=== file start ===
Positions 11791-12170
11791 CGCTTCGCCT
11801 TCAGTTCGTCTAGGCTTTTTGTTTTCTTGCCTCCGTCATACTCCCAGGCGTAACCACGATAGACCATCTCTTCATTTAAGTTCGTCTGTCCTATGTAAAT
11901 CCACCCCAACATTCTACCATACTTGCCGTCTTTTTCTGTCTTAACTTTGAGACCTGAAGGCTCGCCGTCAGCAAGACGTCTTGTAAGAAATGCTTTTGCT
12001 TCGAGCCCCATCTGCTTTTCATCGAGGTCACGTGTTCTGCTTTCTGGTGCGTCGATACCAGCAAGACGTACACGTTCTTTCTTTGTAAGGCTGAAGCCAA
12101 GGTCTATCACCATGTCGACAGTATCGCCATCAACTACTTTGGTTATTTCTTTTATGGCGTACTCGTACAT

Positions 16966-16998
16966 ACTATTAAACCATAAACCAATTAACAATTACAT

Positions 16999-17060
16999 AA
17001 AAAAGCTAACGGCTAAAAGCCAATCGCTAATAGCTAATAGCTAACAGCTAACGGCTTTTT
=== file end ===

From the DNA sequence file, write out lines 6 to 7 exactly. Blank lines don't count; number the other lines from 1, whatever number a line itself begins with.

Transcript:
12101 GGTCTATCACCATGTCGACAGTATCGCCATCAACTACTTTGGTTATTTCTTTTATGGCGTACTCGTACAT

Positions 16966-16998